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Opinions of Tuesday, 10 November 2015

Columnist: Augustine Yaw Asuah

Planning Discourse Arena: Who has the power to compel obedience

It is disheartening reading on spatial imbalances and inequalities, and its associated problems of poverty, unemployment and degrading urban and rural environments in Ghana. For instance, Davis 2006 (cited in Grant 2006) observed a multiplication of slums and squatter settlements developed along the Accra corridor extending all the way to Benin City.

The label he gives this footprint is what is rather worrying- “the biggest single footprint of poverty on earth”. Though the above assertion is contestable, there is an iota of truth that informal settlement development and the incidence of urban poverty are on the ascendancy in Ghana (Anokye, 2014).

The Accra Metropolitan Assembly (AMA), together with the local office of UN Habitat in 2011 identified 82 such informal communities within the city (Amoako, 2014).

These communities are home to some 1,652,374 people representing 38.4% of the city’s Population (Amoako, 2014). On poverty, the last Afrobarometer Survey conducted by the Ghana Centre for Democratic Development (in Adarkwa, 2012) showed that the perception of the prevalence of poverty in the country has worsened despite UNDP and NDPC, (2010) indication that the poverty rate in the country declined from 41.6 percent between 1988/1989 to 28.5 percent in 2006.

Additionally, official research reports such as the 2003 Core Welfare Indicator Questionnaire and Ghana Statistical Service (GSS 2007) also confirm this. But hey, what happened to the recommendations and explicit analyses by planners???? Maybe Wildavsky (1987:21) was right, when he said ‘If planning were judged by results, that is by whether life followed the dictates of plan, then planning has failed everywhere it has been tried because no one, has the knowledge to predict sequences of action and reaction across the realm of public policy, and has the power to compel obedience’.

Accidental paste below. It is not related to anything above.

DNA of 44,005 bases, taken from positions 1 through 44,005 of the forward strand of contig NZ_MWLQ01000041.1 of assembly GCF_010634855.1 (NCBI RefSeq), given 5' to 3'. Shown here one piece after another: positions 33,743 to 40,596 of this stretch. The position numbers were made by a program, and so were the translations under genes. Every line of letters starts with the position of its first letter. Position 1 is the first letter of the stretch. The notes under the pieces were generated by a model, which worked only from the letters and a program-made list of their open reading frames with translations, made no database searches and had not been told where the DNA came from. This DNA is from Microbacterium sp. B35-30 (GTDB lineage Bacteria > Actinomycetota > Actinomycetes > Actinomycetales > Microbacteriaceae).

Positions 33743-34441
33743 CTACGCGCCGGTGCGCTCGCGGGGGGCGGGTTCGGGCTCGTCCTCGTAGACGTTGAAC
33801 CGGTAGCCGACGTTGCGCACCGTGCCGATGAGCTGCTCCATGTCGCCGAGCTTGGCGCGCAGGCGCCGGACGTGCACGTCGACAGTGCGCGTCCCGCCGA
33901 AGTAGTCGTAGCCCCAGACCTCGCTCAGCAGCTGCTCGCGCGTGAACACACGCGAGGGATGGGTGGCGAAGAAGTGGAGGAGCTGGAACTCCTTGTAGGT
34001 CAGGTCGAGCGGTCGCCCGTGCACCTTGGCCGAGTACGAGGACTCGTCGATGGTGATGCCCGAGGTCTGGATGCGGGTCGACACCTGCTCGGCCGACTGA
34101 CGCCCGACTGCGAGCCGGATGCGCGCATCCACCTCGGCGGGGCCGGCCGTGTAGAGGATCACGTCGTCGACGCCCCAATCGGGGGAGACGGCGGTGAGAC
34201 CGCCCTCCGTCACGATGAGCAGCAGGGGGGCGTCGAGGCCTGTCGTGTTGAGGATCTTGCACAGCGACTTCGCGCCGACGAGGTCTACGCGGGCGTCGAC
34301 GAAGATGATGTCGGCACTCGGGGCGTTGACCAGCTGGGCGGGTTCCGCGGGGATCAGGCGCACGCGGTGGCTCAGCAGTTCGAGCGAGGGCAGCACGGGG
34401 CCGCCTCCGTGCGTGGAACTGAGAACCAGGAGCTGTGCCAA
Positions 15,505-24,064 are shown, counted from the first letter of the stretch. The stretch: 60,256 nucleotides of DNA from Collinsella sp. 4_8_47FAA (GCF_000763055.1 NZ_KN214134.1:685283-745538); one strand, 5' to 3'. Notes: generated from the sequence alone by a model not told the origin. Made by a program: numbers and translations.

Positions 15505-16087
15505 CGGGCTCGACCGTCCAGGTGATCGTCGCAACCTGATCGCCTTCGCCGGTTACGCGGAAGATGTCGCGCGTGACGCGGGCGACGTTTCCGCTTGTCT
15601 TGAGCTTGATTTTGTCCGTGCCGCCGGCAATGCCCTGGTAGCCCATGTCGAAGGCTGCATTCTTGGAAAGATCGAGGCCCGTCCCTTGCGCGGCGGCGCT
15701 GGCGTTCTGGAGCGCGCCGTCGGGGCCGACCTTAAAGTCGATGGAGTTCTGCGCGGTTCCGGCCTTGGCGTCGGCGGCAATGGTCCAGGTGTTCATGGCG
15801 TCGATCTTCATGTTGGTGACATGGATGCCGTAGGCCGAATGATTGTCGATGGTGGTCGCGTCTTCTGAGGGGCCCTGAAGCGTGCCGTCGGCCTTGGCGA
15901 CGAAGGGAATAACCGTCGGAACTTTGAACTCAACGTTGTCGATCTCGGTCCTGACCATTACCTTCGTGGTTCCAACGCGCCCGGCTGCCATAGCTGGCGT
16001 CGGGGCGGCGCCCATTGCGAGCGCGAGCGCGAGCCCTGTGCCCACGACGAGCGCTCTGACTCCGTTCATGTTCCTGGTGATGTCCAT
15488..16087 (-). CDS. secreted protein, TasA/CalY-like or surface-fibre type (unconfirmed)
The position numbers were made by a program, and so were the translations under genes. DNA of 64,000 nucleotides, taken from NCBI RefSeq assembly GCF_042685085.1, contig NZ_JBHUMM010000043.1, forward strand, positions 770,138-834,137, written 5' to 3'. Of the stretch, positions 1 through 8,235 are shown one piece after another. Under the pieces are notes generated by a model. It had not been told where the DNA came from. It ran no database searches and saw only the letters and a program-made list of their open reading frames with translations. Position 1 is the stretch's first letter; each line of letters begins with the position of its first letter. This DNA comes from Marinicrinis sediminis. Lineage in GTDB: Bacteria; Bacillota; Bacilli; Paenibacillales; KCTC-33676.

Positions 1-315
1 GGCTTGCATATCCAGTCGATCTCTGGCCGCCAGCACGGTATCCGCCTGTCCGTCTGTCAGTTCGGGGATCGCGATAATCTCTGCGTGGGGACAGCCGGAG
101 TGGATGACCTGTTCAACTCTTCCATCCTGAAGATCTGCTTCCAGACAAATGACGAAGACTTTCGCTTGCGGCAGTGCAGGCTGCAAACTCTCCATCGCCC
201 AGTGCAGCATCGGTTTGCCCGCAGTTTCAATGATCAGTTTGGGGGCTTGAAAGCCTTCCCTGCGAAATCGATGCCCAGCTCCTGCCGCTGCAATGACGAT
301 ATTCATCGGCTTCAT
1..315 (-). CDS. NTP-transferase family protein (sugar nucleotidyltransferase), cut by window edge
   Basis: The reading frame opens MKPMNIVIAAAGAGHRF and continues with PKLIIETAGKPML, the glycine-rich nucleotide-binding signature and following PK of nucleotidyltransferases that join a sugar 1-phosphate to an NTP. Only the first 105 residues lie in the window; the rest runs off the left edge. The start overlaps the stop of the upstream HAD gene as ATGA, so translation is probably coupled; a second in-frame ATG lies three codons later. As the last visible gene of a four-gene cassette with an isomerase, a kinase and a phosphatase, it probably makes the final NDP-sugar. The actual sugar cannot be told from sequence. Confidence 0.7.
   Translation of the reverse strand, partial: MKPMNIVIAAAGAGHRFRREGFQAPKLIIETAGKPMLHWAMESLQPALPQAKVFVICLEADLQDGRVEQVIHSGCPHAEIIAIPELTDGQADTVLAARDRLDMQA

Thus, the challenge that confronts all planning actors and related technocrats is getting people to conform to established order, which include formal and informal institutions that defines the rules of the game or a way of doing things.

Invariably, there is a limitation to what planning can do but institutional and market failures have make things worse. For instance, at the development planning arena, the planner is faced with three contrasting position, dealing with the market, upholding the public good and dealing with the politician.

The planner who proposes has no power to compel obedience and the politician who marshals is also thinking of winning election and not the painful planning decisions. This had been evident with the politics played around the significant flood disasters recorded in 1955, 1960, 1963, 1973, 1986, 1991, 1995, 1999, 2001, 2002, 2010 and 2011 (Twumasi and Asomani Boateng 2002; Karley 2009; Rain et al. 2011 in Amoako and Frimpong Boamah, 2014), and the recent June, 3 National Disaster.

The recent waste management issues with Ghana being ranked 10th and 7th dirtiest country in 2014 and 2015 respectively (WHO & UNICEF, 2015), and most studies blaming urbanisation, weak institutional capacity of the city authorities (e.g., Boadi and Kuitunen 2003; Weinaah 2007; Amoah 2010) and inefficiencies in the operation of waste management contractors (e.g., Post and Obirih-Opareh 2003; Osumanu 2008 in Obeng-Odoom, 2013) is another angle where political inclination, biases and favouritism have contributed immensely.

But interestingly, politicians and people in authority over the years have seen differently when disaster strikes. According to the Mayor of Accra, ‘culture’ – or a set of attitudes – is at the root of the waste management problem (Daily Graphic 2013 in Obeng-Odoom, 2013), the chief director of the Ministry of Local Government and Rural Development is reported to have said, ‘solving the problem of poor sanitary conditions begins with us. It is highly an attitudinal issue’ (The Ghanaian Times 2013, online in Obeng-Odoom, 2013).